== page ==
- The Washington Times - Monday, December 2, 2013

Retailers may have taken a hit on Black Friday, but they are banking on Cyber Monday and Gray Thursday to deliver a much-needed boost in holiday shopping season sales.

Sales on “Cyber Monday,” the first day for many people to be back at work after Thanksgiving weekend, jumped about 20 percent Monday, compared to a year ago, as consumers seemed to be shifting their focus to online shopping. But consumer willingness to spend online could be weakened by a Supreme Court action Monday that gives states more power to collect online sales tax.

That comes on the heels of poor sales numbers on Black Friday, the day after Thanksgiving and the traditional first day of Christmas shopping. The National Retail Federation reported Sunday that overall sales were down versus the same day in 2012, a cause for concern among some retailers who fear there will be weaker demand this holiday season.

But retailers aren’t panicking.

“Retailers still have a few tricks up their sleeves and they’ll figure out great ways to attract new customer dollars,” said Kathy Grannis, spokeswoman for the National Retail Federation. “Retailers can make up a lot of ground in the coming days.”

The retail group reported that the average shopper spent $407 from Thursday through Sunday, which was down slightly from the $423 average for last year’s four-day “weekend.” Total spending over the weekend was $57 billion.

Despite the poor turnout on Black Friday, the retail group still expects overall holiday sales to increase 3.9 percent this year to $602 billion.

Many retailers will offer free gift cards to entice consumers to buy certain products, Ms. Grannis suggested. She pointed to Target’s offer of a free $100 gift card to customers who purchased an iPad Air last weekend, as an example. She also said that free shipping is popular among consumers.

Part of the reason for the low turnout on Black Friday is that consumers started shopping earlier this year, Ms. Grannis added. Many already had their shopping done by Nov. 15, according to another NRF survey.

“The fact that people started shopping a little earlier this year cut into the fact that there might not have been a lot of reasons to shop this year on Black Friday,” Ms. Grannis said.

Some market analysts also suggested that the increasing number of stores that open on Thanksgiving, and offer discounts and other incentives to shop on that day, has moved some of Black Friday’s specialness to what has become known as Gray Thursday — Thanksgiving Day itself.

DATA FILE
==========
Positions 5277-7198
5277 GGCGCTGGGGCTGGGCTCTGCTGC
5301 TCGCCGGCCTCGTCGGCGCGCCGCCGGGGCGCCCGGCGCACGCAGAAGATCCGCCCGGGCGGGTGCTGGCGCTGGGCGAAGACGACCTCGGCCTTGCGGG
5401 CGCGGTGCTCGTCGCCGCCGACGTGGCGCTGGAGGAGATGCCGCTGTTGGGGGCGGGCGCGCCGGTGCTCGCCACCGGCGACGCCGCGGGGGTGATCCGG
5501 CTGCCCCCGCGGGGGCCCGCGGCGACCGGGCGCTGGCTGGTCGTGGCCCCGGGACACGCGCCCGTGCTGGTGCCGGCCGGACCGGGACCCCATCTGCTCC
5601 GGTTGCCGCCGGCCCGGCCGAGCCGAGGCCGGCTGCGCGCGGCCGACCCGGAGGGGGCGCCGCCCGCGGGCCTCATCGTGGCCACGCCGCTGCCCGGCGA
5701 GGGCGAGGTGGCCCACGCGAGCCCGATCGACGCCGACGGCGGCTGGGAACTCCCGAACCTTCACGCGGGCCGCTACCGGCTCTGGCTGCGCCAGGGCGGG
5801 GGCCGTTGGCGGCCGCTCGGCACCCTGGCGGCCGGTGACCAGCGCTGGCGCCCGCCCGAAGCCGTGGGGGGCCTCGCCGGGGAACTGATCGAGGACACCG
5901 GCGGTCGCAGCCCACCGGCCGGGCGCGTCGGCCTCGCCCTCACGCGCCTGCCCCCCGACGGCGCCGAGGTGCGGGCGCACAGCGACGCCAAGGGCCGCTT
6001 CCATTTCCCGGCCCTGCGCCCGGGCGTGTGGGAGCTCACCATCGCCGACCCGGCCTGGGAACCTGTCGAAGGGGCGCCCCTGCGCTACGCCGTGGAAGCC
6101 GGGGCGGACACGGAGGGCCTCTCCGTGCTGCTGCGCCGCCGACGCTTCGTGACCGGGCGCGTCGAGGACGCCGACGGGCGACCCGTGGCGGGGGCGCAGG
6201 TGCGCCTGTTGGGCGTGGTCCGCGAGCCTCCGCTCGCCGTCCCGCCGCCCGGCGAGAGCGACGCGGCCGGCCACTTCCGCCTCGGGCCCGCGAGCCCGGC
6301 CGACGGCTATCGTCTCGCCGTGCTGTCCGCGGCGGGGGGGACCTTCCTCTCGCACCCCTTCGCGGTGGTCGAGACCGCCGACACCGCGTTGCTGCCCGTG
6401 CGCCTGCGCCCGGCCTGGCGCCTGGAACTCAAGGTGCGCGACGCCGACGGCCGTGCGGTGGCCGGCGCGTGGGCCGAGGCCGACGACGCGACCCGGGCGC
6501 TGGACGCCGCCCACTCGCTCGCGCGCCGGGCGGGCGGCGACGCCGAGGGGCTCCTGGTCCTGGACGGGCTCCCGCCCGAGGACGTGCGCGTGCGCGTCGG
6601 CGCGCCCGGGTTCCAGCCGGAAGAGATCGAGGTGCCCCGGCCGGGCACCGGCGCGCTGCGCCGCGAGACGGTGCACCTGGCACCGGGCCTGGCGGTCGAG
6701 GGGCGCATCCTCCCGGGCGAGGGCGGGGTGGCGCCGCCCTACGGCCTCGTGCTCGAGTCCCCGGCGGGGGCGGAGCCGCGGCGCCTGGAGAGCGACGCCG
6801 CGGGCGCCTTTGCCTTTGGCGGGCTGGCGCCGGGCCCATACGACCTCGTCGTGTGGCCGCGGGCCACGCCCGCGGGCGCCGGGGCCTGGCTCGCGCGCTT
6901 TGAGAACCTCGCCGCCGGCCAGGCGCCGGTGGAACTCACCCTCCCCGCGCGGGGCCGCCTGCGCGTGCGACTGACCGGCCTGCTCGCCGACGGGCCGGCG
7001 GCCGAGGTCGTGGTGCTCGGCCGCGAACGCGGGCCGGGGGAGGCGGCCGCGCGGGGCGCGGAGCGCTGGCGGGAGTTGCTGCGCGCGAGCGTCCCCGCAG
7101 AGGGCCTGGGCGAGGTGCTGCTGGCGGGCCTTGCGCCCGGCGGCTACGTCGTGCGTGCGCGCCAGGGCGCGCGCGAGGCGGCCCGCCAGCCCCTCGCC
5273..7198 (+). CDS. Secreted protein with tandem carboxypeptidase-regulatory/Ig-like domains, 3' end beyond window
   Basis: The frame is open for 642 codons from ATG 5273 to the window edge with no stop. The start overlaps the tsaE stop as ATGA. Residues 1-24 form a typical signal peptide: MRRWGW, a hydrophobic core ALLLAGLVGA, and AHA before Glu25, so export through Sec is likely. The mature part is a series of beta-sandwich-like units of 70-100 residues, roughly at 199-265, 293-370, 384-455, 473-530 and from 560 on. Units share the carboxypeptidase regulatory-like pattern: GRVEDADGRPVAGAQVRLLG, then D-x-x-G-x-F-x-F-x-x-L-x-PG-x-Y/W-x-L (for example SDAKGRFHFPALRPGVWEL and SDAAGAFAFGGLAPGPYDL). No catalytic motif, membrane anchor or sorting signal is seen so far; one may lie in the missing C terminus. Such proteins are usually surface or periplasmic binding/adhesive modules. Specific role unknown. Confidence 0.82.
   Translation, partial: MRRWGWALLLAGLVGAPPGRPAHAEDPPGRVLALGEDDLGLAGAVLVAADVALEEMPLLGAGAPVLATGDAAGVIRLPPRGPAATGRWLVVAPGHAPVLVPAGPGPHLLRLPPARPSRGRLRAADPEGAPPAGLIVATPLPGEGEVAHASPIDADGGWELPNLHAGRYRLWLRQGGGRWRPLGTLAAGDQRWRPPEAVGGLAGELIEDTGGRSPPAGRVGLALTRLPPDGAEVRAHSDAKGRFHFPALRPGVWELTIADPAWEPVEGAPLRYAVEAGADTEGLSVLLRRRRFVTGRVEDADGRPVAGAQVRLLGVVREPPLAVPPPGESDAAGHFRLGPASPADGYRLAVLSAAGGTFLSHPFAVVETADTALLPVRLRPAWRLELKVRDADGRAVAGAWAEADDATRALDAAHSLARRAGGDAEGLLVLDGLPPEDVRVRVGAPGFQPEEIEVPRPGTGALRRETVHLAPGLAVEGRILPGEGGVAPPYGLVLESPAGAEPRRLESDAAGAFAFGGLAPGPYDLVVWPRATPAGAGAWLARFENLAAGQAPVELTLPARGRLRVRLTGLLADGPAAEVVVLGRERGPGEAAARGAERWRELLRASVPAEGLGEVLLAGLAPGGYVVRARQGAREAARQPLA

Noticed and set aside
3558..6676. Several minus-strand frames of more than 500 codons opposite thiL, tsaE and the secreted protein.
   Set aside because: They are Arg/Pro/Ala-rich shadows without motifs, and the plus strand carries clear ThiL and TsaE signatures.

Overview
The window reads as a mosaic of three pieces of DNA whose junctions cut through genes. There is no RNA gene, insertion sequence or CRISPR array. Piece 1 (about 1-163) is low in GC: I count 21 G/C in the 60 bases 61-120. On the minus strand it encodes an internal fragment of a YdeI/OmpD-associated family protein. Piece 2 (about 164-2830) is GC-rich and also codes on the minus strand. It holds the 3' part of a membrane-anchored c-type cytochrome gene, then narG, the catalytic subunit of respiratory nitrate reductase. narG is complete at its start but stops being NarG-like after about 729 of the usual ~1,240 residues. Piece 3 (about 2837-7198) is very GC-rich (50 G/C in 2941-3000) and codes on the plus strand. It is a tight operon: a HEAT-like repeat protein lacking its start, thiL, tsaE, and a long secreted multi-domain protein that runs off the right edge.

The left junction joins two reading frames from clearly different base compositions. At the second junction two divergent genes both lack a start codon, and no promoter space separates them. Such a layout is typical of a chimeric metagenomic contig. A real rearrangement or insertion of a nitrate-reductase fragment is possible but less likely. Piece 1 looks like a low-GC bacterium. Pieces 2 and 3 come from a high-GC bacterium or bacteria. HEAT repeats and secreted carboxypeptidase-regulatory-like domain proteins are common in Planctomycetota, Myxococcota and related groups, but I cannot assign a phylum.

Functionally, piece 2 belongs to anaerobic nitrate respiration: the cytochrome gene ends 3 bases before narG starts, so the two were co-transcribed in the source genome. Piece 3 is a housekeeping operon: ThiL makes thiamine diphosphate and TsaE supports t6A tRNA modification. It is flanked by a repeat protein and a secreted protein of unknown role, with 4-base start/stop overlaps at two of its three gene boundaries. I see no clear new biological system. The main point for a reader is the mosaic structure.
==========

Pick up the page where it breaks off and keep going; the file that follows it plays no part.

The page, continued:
“We know that Gray Thursday was somewhat successful,” said Chris Christopher, U.S. economist at IHS Global Insight. “So those shoppers that went out on Gray Thursday weren’t out in full force on Black Friday.”

Meanwhile, holiday shoppers are shifting their focus online. The retail federation reported that 59 million people, or about four in 10 consumers, shopped online during the Black Friday weekend. The average shopper spent $177 online, which covered about 44 percent of their overall holiday shopping budget.

Furthermore, IHS Global Insight found that online shopping jumped by 13 percent this year over 2012.

Meanwhile on Cyber Monday, the Supreme Court declined to consider the appeal of an online sales-tax case being brought by Amazon and Overstock against New York state.

The justices let stand a lower-court decision that means New York will be allowed to continue forcing websites to collect sales tax if they use affiliates from that state to refer people to their website. Because most websites use affiliates, this means that many online shoppers from New York could end up paying sales tax.

The implications are much bigger than just New York. Legal and market analysts said Monday that New York’s success means other states will follow suit and begin collecting online sales tax. A nationwide law that would let states require that online stores collect sales taxes from their residents is still being debated in Congress, but this ruling is likely to make the practice much more widespread even before Congress says so.

• Tim Devaney can be reached at tdevaney@washingtontimes.com.

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